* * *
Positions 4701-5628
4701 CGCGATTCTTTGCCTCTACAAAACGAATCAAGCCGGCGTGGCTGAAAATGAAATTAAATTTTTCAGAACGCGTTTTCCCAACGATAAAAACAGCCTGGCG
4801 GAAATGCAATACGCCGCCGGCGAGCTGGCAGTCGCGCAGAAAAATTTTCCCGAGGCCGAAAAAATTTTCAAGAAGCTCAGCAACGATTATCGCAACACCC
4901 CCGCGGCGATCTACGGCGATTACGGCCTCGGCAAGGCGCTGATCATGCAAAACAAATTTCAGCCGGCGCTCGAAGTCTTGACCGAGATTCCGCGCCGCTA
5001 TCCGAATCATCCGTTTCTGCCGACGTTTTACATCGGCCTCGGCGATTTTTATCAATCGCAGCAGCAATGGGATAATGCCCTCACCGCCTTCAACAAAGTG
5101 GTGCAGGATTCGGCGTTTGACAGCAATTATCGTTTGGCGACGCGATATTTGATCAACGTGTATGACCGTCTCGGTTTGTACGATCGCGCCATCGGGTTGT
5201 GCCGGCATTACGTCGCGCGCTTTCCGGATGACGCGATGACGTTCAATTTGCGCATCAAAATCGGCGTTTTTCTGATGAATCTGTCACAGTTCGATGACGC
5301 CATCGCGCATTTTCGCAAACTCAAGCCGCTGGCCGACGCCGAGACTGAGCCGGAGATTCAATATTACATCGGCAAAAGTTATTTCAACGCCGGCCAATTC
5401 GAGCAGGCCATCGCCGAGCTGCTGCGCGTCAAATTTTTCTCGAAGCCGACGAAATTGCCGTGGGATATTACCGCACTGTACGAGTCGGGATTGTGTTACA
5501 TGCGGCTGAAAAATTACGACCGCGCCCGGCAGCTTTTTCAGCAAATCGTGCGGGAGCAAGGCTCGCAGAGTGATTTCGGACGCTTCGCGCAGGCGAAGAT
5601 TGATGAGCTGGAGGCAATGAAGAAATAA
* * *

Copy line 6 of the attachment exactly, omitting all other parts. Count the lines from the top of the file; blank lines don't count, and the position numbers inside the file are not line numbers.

5101 GTGCAGGATTCGGCGTTTGACAGCAATTATCGTTTGGCGACGCGATATTTGATCAACGTGTATGACCGTCTCGGTTTGTACGATCGCGCCATCGGGTTGT